SOHO BY SEAN SWEENEY

N

ew York City is renowned ed for firsts. The first capital of a new nation, the first successful cessful steamboat voyage, the first Yiddish h daily, the first 3D film show (1915), the he first African-American major league baseball aseball player, the first skyscraper, the first st subway, to name a few. Now there is another first — in n our own very backyard: Soho’s NID. The Neighborhood Improvement ment District, or NID, is a grassroots, all-volunteer effort dedicated to removing the trash left behind by the countless shoppers and tourists who throng here. The Neighborhood Improvement nt District is the Soho community’s response onse to those corporate, real estate-driven, n, taxdependent Business Improvement nt Districts a.k.a. BIDs that have sprung up iin the past 30 years. This novel initiative arose when ACE, a jobs-training program that maintained Soho’s sidewalks for more than 20 years, ceased its Soho operation in 2016 and moved to Queens. Within days, our sidewalks were bestrewn with the detritus of careless shoppers and our trash cans

PHOTO BY REBECCA WHITE

Sean Sweeney at a “Meet the Candidates” event last year.

SOHO continued on p. 23

Taking it to the streets and boosting business

CENTRAL VILLAGE BY WILLIAM KELLEY

T

he Village Alliance achieves a milestone anniversary this year as we celebrate 25 years of community service in Greenwich Village. Since 1993, the Village Alliance has been a major force in cleaning and greening our streets, beautifying public spaces and promoting the best the Village has to offer. I want to take this opportunity to highlight the work we do and where we are focusing our efforts in the coming year. Clean and safe streets were our first priority 25 years ago and remain so today. We manage an eight-person Clean Team that sweeps the district seven

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June 7, 2018

days a week, rain, snow or shine. This past year, we removed nearly 1,100 tons of garbage from the Central Village, scraped, cleaned or painted roughly 23,000 incidents of graffiti, and cleared away snow and standing water from our public plazas, bus stops and corner crosswalks. Our three public-safety ambassadors also patrol seven days a week, and logged 5,419 incidents in 2017, providing valuable information for local police precincts. Over the years, we have installed and now maintain 145 tree pits, 55 street planters and 48 hanging flower baskets, putting the “green” in Greenwich Village. Looking ahead to this year, we will be renovating the tree pits along E. Eighth St. and St. Mark’s Place to make them more permeable to rainwater and promote better tree health. Improving public open space is also at the core of what we do, from widening Eighth St.’s sidewalks and adding street trees nearly two decades ago, to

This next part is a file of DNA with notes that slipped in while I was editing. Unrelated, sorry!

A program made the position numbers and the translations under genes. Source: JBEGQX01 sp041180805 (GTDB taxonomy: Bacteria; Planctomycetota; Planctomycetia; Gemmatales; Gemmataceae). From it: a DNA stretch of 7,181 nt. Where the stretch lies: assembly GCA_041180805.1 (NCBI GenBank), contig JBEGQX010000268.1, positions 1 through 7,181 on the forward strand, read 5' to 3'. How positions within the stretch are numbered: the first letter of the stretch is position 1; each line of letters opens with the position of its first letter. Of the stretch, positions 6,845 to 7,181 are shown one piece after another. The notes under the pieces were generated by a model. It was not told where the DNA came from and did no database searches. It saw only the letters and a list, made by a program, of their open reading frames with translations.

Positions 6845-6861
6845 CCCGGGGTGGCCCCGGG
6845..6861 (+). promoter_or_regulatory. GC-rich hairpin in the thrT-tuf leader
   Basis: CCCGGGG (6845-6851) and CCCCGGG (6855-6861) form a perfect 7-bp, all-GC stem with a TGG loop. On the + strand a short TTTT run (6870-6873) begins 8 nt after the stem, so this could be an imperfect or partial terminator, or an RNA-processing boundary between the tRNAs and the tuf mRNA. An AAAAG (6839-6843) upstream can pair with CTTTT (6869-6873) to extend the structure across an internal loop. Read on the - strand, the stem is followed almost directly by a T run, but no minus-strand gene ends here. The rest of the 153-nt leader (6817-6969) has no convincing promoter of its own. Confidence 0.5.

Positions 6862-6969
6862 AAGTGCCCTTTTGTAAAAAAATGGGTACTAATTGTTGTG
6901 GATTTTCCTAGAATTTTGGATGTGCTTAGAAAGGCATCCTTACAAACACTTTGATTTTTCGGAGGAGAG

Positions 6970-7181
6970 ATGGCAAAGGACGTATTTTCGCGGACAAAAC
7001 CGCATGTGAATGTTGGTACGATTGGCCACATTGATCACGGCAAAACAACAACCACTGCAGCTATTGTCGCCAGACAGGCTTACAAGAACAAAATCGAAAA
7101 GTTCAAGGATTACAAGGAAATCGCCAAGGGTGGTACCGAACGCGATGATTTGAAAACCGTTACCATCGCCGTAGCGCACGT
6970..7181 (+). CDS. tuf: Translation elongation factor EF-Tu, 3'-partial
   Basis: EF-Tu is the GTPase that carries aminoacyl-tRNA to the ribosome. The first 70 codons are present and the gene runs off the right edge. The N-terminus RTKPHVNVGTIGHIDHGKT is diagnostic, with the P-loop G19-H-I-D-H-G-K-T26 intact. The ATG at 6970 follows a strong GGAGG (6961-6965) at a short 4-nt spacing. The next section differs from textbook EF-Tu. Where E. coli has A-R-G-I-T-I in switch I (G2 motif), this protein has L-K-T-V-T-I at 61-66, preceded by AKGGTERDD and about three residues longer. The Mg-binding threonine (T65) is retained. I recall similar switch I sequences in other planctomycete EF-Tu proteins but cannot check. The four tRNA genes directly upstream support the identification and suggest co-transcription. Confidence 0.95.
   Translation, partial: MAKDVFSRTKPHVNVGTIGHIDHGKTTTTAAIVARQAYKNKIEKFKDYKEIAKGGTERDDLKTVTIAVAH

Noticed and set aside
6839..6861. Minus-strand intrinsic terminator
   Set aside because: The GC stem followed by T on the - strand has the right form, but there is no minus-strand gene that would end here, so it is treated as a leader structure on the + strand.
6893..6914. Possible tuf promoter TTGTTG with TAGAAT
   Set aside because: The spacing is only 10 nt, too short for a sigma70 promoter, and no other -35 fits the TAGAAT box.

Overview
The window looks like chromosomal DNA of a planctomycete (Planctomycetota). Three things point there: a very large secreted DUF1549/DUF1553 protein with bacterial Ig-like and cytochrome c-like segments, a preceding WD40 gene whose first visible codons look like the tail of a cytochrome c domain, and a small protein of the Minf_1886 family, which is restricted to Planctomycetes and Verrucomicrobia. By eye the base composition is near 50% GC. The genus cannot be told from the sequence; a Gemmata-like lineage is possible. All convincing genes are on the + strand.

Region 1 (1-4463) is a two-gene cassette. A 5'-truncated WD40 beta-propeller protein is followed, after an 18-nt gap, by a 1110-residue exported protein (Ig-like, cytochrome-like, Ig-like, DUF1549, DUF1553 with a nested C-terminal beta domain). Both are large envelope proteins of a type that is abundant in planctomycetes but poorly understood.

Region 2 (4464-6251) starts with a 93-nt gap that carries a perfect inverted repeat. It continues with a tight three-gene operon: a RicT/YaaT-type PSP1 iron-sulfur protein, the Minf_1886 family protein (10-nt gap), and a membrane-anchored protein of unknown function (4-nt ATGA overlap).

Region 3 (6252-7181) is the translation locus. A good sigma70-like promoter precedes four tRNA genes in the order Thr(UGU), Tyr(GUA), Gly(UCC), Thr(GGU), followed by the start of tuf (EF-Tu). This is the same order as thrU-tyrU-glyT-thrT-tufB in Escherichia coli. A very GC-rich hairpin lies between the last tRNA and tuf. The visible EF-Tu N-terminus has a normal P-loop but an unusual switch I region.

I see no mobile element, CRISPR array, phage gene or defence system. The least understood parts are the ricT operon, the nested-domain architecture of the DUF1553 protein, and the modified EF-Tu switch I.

Current Village Alliance staff struck a pose amid the “Paparazzi Dogs” temporar y sculpture installation at Ruth Wittenberg Triangle last year.

the more recent Village Gateway and Astor Place plaza reconstruction projects. Our goal has been to open the street to the people, maximizing the amount of pedestrian-friendly space in Greenwich Village. The Village Gateway project brought pedestrian safety enhancements to Sixth Ave. and Eighth St., doubling the size of Ruth Wittenberg Triangle, allowing neighbors to

enjoy outdoor seating while providing wayfinding for tourists. The Astor Place renovation project reconfigured underutilized streets to create more than a half-acre of new public plazas in an area of the city sorely lacking in gathering spaces. Every day we clean, patrol, maintain and program these spaces for the enjoyment of all. Our ALLIANCE continued on p. 23 TheVillager.com


Yee’s ‘Great Leap’ raises the bar and makes strides B-ball tale bubbles with humor, burns with passion

Photo by Ahron R. Foster

L to R: Ali Ahn, Ned Eisenberg, Tony Aidan Vo and BD Wong in Lauren Yee’s “The Great Leap,” at the Atlantic Theater Company’s Stage 2 through June 24.

BY MARK NIMAR On stage, in film, and on television, an Asian character is more likely to be practicing medicine or working with technology than scoring a three-pointer or dribbling a basketball down a court. This narrow mainstream portrayal, however, is not what Chinese American playwright Lauren Yee experienced during her formative years in San Francisco. Growing up, “The people I knew who played basketball were Asian,” she noted. “My father played basketball. Every day, all night, on the asphalt courts and rec center floors of San Francisco Chinatown, [and] he was good. Really good.” So much so, in fact, Yee noted, “People [now] stop us on the street and try to explain to me what a legend he was.” TheVillager.com

Her father’s passion for basketball is the subject of Yee’s “The Great Leap,” a smashing new play running at the Atlantic Theater Company through June 24. It concerns a friendship basketball game between Beijing University and the University of San Francisco that occurs in Beijing during the 1989 student riots at Tiananmen Square. At the center of the play is Manford, a young first-generation American loosely based on Yee’s father. Although 17 and only five foot seven, Manford desperately wants to join the USF team as a point guard and go to Beijing. But Saul, the team’s tough-as-nails coach, completely doubts his abilities and refuses to let him on the team. Through tenacity and talent, Manford becomes the star of the